Some Pakistani lawmakers have expressed concern that China may use the 46-billion dollar economic corridor, that runs through the country's restive Balochistan province, to enhance trade ties with India.
In a meeting of the Senate Standing Committee on Planning and Development, the lawmakers were of the view that China was investing in the China-Pakistan Economic Corridor (CPEC) to explore new vistas of trade with different countries "right from neighbouring India to Central Asian states and Europe", Dawn reported on Thursday.
One of the senators said with improved rail and road links with India through Munabao in Rajasthan and Amritsar in Punjab under the CPEC, China would expand its trade not only with Central Asian states and European nations but also with India to economically strengthen its eight underdeveloped provinces.
Chairman of the committee Syed Tahir Hussain Mashhadi endorsed the view.
"China will definitely use the CPEC to expand trade with India because one who invests always watches one's interests first," he was quoted as saying in the report.
Mashhadi said China's trade relations with India were far bigger than with Pakistan as China had inked 100 billion dollar trade agreements with India last year. "Irrespective of sour Pakistan-India relations, China will do trade with Indian through the CPEC," Mashhadi said.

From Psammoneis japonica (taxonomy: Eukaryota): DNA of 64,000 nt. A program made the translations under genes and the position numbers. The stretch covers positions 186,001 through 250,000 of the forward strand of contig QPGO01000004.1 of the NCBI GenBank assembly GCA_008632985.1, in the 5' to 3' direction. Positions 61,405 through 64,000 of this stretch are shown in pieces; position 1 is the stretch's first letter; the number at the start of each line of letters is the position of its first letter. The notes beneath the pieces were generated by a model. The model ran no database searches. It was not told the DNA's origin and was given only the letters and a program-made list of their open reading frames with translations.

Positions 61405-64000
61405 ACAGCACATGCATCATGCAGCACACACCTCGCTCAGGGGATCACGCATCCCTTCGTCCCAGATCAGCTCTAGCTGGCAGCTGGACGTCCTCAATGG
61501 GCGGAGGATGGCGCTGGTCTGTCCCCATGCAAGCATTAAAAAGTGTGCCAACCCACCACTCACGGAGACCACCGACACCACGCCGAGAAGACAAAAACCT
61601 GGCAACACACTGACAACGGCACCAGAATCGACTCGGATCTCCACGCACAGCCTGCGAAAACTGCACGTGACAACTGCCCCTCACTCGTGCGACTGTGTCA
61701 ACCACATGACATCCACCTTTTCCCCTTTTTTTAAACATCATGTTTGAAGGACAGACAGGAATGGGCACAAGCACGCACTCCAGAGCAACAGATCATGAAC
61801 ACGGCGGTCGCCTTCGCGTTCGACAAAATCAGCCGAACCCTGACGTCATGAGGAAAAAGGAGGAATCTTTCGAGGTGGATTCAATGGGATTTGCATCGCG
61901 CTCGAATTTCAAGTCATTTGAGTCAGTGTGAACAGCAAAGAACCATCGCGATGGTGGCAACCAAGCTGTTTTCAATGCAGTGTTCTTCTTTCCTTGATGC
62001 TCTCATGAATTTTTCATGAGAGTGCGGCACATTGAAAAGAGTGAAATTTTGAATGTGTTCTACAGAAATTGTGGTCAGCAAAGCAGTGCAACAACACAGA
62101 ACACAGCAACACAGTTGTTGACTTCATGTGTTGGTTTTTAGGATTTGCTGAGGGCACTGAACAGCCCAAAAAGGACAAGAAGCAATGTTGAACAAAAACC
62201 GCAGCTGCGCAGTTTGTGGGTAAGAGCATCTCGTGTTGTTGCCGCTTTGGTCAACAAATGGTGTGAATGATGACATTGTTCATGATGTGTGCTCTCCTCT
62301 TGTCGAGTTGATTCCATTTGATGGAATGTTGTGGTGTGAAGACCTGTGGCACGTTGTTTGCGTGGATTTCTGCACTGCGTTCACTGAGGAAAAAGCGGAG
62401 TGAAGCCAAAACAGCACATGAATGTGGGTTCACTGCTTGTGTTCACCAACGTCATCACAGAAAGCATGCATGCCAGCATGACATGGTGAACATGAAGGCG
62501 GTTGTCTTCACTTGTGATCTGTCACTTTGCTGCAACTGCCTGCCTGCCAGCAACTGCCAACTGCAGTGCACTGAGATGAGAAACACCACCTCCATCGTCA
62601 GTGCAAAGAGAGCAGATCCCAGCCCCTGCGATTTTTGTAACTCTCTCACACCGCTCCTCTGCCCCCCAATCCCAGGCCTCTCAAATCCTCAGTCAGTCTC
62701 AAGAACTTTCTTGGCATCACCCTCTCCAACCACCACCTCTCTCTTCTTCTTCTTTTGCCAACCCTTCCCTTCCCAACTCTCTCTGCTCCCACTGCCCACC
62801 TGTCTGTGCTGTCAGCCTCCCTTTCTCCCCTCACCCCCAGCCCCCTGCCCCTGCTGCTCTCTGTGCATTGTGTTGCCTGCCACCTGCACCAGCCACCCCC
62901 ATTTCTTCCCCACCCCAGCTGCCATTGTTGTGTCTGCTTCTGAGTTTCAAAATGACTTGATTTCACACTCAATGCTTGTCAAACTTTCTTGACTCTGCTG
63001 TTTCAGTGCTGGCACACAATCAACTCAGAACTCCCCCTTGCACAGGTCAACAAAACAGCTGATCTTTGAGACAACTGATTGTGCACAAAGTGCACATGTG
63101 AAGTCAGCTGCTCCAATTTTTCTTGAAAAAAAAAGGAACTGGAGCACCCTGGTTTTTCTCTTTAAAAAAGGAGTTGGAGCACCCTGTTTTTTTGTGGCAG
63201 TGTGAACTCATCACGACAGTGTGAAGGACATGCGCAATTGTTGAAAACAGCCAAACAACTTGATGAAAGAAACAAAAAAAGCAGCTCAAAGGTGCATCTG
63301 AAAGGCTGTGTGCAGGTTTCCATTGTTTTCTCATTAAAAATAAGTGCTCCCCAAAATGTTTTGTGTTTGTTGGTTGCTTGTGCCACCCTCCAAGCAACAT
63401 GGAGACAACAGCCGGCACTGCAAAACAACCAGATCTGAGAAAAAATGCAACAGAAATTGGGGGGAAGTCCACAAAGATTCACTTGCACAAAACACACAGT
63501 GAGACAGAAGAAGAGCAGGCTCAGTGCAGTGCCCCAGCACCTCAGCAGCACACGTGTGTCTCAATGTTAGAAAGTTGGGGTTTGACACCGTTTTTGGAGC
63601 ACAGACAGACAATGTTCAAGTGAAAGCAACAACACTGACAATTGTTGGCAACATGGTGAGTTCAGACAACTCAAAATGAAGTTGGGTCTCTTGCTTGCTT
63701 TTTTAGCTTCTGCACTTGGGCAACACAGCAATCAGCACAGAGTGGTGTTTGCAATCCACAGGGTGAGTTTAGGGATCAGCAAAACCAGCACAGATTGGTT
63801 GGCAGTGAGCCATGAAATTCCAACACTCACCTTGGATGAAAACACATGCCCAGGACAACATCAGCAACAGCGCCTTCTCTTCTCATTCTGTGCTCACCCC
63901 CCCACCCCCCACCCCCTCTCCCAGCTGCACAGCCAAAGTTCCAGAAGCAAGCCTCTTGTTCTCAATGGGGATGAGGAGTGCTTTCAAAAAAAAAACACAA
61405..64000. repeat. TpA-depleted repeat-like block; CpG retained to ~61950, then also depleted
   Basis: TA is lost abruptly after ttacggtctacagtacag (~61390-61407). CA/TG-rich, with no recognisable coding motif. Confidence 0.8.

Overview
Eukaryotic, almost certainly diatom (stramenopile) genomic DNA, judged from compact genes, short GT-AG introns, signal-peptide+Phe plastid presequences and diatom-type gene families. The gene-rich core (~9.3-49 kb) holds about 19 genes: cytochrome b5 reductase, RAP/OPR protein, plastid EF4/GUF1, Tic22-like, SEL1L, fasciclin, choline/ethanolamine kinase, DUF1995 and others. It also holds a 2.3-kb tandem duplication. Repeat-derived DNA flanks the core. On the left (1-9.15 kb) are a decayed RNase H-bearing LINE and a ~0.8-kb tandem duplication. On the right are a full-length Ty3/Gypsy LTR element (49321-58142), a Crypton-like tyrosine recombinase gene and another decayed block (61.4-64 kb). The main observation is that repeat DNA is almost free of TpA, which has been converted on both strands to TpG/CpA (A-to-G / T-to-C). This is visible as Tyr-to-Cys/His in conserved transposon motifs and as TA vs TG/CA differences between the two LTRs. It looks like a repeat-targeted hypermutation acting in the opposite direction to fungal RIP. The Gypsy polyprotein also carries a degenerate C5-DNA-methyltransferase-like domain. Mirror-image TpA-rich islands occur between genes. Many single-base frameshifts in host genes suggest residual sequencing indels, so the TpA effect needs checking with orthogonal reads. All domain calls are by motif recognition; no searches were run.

The CPEC - a network of roads and railways - links western China to Gwadar Port in southern Pakistan, making it easier for Beijing to access the Arabian Sea for trade transit.
China has built the port and also has its operational control. India has expressed reservations over the ambitious CPEC project as it passes through the Pakistan-occupied Kashmir.
The CPEC - part of Chinese President Xi Jinping's One Belt-One Road initiative - is expected to give a boost to Pakistan's dwindling economy. But experts are divided over security aspects for the project. Pakistan's Balochistan province has seen locals protesting against the project and the province is plagued by terrorism and separatism.
Last week, a terrorist strike at a Sunni dargah in the province killed more than 50 people and injured nearly 100. This was the third major incident in four months.